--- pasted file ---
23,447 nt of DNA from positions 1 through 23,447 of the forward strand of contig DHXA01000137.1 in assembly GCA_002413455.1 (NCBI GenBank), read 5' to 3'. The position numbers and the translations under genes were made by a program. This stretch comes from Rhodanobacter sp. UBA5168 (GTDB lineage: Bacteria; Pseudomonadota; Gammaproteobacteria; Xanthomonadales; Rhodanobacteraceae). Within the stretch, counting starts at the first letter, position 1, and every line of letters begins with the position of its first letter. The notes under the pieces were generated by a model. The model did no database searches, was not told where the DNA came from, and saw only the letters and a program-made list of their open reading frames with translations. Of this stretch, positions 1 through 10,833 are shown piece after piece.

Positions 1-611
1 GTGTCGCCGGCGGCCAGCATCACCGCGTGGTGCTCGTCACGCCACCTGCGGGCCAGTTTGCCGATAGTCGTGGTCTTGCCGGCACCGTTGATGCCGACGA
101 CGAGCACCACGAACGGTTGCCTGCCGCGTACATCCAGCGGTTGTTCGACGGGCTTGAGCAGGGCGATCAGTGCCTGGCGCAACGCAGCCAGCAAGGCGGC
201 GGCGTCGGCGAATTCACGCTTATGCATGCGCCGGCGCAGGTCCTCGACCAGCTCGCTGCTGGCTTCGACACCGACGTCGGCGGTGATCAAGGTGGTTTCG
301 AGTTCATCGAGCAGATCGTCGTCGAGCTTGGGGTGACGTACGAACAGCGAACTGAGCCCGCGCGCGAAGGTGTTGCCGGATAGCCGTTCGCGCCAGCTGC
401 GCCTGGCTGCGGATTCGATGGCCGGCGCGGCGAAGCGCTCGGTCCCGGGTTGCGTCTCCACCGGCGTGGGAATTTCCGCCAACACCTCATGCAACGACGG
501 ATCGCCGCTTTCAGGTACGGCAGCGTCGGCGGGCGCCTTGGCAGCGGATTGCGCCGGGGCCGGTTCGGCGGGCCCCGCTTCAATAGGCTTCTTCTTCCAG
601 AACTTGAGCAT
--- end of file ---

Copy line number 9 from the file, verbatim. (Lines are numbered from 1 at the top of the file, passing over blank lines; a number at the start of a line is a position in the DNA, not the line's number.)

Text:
601 AACTTGAGCAT